With 2004 just around the corner, we reminisce over the high and low points of 2003. Plus: In the holiday spirit, we offer three gadget gift ideas for geeks.

Biggest venture deal

It’s a close call between two biotech companies, but Pittsboro-based Biolex raised $24.4 million in a fourth round of venture capital financing, beating out Highpoint-based Trans Tech Pharma, which raised $24 million. Quaker BioVentures, Philadelphia, PA and Intersouth Partners, Durham, led the round, which also included five new investors and all of its existing investors. New investors are Johnson & Johnson Development Corp., Mitsui & Co. Venture Partners, The Dow Chemical Co., Dogwood Equity, and Trelys Venture Partners. Biolex uses the green aquatic plant Lemna to express human proteins for therapeutic drug use.

Biggest deal that crumbled

In what appeared to be alliance relationship management gone awry, Nobex lost pharmaceutical giant Glaxo Smith Kline as a partner for its insulin project. The lead drug, HIM2, is an oral insulin product that already was in Phase II clinical trials before Nobex struck its deal with GSK. Nobex has developed what it says is a modified insulin that can be absorbed orally rather than through injection. It’s unclear why GSK terminated the alliance. Nobex said in a statement last month that it was based on “internal business decisions” at GSK.

Almost deadly stress scare

Hands down, Relativity’s Vivek Wadhwa took away the blue ribbon for this category last year when he scared his family and investors alike with a heart attack caused by two blockages in two main arteries to his heart. Wadhwa spent three days in the critical care unit and returned to the office only to find the company in a cash crunch.

This year’s award goes to Mirador Systems’ Roger Lingle, president and co-founder of Mirador Systems. In March Lingle suffered a brain aneurysm, which left him in the intensive care unit for two weeks. He keeled over in the foyer of his own home, busting his chin open right before he was to attend his daughter’s swim meet. Lingle said the medical scare gave new meaning to work/life balance. Less than six months later, Lingle sold the company to Virginia-based IndusLogic.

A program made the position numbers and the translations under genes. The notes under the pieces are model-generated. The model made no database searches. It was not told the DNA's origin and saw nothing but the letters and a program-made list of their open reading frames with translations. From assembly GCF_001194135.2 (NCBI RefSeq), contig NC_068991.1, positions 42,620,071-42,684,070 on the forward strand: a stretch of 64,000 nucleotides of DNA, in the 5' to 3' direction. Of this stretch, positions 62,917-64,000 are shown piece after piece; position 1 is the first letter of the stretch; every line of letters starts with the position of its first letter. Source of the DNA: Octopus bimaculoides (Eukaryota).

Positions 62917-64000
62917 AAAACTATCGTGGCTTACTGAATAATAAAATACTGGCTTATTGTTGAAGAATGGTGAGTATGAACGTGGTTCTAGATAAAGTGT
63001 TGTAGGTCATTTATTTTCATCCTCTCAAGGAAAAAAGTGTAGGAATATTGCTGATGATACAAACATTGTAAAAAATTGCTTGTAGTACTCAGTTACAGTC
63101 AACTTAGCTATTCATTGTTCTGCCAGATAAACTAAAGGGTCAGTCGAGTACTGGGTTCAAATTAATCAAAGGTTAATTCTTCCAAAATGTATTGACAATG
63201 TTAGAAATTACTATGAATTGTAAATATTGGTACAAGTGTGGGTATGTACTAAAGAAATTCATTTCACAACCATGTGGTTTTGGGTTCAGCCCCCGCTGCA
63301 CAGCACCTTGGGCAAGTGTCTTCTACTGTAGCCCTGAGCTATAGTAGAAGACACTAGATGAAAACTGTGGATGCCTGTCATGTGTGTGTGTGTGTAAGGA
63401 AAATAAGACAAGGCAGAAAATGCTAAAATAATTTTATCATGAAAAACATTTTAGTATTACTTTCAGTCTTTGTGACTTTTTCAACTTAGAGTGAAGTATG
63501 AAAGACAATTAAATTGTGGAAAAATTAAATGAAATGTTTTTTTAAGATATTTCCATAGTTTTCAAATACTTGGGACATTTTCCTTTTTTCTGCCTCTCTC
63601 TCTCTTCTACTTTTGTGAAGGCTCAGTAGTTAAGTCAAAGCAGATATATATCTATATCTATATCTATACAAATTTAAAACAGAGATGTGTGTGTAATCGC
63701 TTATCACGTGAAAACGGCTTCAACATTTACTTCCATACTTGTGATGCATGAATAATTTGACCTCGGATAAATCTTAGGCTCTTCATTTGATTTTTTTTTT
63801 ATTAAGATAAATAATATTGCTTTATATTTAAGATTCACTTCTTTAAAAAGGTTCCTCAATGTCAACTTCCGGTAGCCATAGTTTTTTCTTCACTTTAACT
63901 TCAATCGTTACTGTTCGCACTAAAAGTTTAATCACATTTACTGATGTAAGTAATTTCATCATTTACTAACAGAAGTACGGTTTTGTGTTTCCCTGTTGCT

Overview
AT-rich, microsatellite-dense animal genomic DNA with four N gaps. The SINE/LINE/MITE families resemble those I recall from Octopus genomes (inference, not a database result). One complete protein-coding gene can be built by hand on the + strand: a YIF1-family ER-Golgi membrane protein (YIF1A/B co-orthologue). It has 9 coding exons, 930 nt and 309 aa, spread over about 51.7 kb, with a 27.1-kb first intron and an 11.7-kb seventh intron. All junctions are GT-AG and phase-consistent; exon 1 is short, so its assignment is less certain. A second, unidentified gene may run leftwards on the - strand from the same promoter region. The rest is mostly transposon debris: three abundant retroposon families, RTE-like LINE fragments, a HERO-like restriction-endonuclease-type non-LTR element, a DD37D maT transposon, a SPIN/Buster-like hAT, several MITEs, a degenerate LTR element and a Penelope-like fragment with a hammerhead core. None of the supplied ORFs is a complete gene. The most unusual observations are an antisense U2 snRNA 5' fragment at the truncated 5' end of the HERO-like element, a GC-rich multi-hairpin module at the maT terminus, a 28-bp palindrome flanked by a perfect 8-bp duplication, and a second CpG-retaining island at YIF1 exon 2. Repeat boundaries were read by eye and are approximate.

The family feud of the year

Talk about sibling rivalry. The Hunters took their family squabble from the living room to the courtroom when Eric Hunter, a co-founder and former chief executive of Cree, filed a $3.2 billion lawsuit against the company and his brother, Neal. Eric Hunter alleged that his brother, Cree’s chairman, used a 2000 acquisition to artificially inflate the company’s finances and stock price.

Neal Hunter, his mother and another family member responded by alleging that Eric Hunter is mentally ill.

The lawsuit was settled when Eric Hunter dropped all claims against Cree and agreed not to sue again. He also resigned from the company.

The gift-giving guide for geeks

Finally, it’s here. A smart phone that’s actually smart. The Handspring Treo 600 is a cell phone and Palm OS organizer (allowing for all Palm applications) with wireless applications such as email, text messaging and Web browsing. It’s also a low-resolution digital camera. And best of all, it fits in your pocket. There’s no longer a need to weigh down your pockets with all those different gadgets. But it doesn’t come cheap. Starts at $449.

For all you weekend road warriors, there’s the G-Timer by Escort. This vehicle performance computer tells you all you could possibly want to know about your car’s performance. The device records your 0 to 60 acceleration time and quarter-mile times, and calculates and your average and peak horsepower. If that’s not enough, it also displays accelerations, cornering and braking G-forces. When you’re done burning rubber, you can download data from your last 10 runs to your PC or PDA. Lower models start at $150.

As gadgets go, it’s an oldie but a goodie. The iPod by Apple is still one of the hottest MP3 players on the market. And it also syncs with both iTunes for Mac and Windows. The most recent model boasts a 40GB hard drive, should you ever need to tote around 10,000 songs or gobs of digital photos. It also works as a personal voice recorder. The digital music recorder weighs around six ounces. Available starting at $299.

Have predictions or premonitions about the new year? Email Cal at cal@localtechwire.com.